Treyor or Sharpe

Which one is the better measure for a diversified portfolio - I have got this question wrong twice and it still won’t stick…

Examine the denominator: Treynor = [Rp-Rf]/Beta Beta is a measure of systematic risk Sharpe = [Rp-Rf]/Standard Deviation Standard deviation is a measure of total risk Hm - this question does not seem familiar to me, but here’s my logic: A diversified portfolio eliminates the specific risk component, leaving on market risk. We want to assess risk-adjusted performance based beta then. My final answer = Treynor

That was my thinking too thanks

Conceptually agree, but shouldn’t a well diversified portfolio have very little if any unsystematic risk leaving only systematic risk which is measure by Beta. What I am trying to get at here, Beta and St. Dev. should be very very close. Am I out to lunch on this one?

Agree with passthismofo. My answer is neither…they would both yield the same results and ranking.

they don’t have to have the same results think of two portfolio that have same return and same systematic risk. then Rank A=Rank B considering Treynor. But in these diverisified portfolios ( lets say A= market porfolio + security A and B= market portfolio+ security B) we have some unsystematic risk. the ratio of return/unsystematic risk will determine the ranking in Sharpe mode but won’t change it in Treynor mode. Example. Return A=10% Return B=10% systematic risk A= systematic risk B unsystematic risk A> unsystematic risk B. in this case treynor would be equal but Sharpe would be different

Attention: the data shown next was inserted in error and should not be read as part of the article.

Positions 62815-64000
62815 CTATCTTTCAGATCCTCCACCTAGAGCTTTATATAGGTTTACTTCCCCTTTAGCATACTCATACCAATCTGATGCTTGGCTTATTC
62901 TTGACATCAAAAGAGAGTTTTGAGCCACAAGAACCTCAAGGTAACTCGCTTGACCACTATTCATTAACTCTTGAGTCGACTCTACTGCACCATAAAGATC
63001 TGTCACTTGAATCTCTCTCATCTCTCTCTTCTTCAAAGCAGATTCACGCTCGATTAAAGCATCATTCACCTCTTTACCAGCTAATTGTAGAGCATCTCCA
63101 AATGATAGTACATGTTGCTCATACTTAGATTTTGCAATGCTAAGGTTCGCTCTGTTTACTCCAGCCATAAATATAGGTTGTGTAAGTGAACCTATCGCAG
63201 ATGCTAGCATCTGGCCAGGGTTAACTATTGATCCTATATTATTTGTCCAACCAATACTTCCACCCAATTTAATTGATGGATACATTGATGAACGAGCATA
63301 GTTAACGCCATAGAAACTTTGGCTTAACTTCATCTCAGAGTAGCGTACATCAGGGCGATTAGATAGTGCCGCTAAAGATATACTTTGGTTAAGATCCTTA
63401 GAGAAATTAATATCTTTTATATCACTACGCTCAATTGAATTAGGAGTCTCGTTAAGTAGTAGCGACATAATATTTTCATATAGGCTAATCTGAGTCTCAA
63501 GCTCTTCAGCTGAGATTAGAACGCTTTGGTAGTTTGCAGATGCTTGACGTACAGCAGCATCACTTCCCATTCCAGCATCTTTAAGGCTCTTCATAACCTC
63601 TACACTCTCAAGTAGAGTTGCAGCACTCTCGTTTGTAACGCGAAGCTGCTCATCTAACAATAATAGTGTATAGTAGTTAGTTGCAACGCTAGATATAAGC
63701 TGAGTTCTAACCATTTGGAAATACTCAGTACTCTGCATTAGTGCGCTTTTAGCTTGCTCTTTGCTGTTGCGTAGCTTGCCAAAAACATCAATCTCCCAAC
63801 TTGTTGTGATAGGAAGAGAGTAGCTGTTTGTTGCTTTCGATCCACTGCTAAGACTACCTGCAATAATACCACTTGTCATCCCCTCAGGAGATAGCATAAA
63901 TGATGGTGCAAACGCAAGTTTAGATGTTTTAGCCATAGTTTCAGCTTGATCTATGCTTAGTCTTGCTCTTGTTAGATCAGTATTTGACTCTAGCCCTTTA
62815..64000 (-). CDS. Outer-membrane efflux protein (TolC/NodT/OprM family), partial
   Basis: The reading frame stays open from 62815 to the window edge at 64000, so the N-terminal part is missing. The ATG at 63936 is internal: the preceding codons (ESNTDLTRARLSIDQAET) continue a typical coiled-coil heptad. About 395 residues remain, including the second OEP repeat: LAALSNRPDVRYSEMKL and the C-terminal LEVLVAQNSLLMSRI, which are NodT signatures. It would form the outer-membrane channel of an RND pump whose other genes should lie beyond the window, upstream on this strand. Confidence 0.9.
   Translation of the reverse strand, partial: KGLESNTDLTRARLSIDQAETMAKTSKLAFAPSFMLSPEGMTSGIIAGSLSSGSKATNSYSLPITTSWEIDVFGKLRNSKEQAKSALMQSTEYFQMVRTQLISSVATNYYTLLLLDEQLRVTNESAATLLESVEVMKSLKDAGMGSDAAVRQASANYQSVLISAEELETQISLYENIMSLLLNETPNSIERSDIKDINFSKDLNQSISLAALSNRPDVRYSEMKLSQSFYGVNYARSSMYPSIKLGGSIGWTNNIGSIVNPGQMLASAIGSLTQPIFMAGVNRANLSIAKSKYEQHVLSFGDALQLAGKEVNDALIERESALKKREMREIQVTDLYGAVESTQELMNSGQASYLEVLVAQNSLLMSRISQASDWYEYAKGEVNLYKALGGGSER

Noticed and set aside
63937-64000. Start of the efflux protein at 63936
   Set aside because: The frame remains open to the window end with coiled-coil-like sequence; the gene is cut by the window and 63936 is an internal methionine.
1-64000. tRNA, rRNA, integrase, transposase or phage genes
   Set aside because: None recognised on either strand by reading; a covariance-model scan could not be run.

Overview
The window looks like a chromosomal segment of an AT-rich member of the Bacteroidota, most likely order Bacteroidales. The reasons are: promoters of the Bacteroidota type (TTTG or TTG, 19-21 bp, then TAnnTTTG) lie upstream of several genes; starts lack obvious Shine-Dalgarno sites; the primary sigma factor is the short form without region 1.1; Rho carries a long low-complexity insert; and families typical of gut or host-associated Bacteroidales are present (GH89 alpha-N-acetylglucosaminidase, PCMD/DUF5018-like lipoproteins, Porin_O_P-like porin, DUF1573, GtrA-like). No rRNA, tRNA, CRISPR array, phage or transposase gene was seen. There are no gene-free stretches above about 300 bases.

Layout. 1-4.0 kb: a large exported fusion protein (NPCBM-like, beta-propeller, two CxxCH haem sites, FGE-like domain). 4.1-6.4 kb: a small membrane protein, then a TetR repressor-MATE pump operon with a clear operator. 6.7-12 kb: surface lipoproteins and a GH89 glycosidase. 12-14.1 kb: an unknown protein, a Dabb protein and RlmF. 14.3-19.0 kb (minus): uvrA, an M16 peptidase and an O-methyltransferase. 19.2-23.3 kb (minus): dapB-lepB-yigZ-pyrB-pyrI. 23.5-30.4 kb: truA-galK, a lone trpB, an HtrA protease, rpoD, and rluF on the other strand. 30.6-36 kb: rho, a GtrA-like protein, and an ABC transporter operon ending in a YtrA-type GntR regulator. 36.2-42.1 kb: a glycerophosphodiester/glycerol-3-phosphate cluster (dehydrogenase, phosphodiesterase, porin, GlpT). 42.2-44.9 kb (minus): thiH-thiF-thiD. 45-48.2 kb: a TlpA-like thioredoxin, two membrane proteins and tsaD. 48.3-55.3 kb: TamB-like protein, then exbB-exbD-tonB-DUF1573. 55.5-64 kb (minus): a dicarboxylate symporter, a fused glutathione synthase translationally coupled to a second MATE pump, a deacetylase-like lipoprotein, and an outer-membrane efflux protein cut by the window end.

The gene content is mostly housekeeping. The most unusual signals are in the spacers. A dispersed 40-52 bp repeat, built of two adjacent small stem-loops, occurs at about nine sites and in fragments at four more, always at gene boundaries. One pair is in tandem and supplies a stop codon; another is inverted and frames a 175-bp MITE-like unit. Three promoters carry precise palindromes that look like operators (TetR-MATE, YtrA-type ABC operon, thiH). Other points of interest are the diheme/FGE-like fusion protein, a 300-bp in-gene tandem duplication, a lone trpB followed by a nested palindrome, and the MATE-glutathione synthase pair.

I just did a practice exam question with this type of question. The question was “which portfolio is better diversified?” You had to calculate these types of ratios to get the answer. Portfolio A had a higher Jensen’s Alpha and Treynor ratio. Portfolio B had a higher Sharpe and M-squared ratio. The answer then read: Jensen’s alpha and the Treynor ratio account only for systematic risk as measured by beta. The Sharpe and M-squared measures account for total risk. Thus, since the rankings using alpha and Treynor versus Sharpe and M-squared are reversed, it must be the case that “A” has more unsystematic risk than “B” and that “B” is better diversified.

yeahh~ it is kind of confusing because a lower denominator (risk) will produce a higher risk-adjusted return (sharpe ratio or treynor) so a portfolio with a higher sharpe ratio, better total-risk-adjusted return means that it is better diversified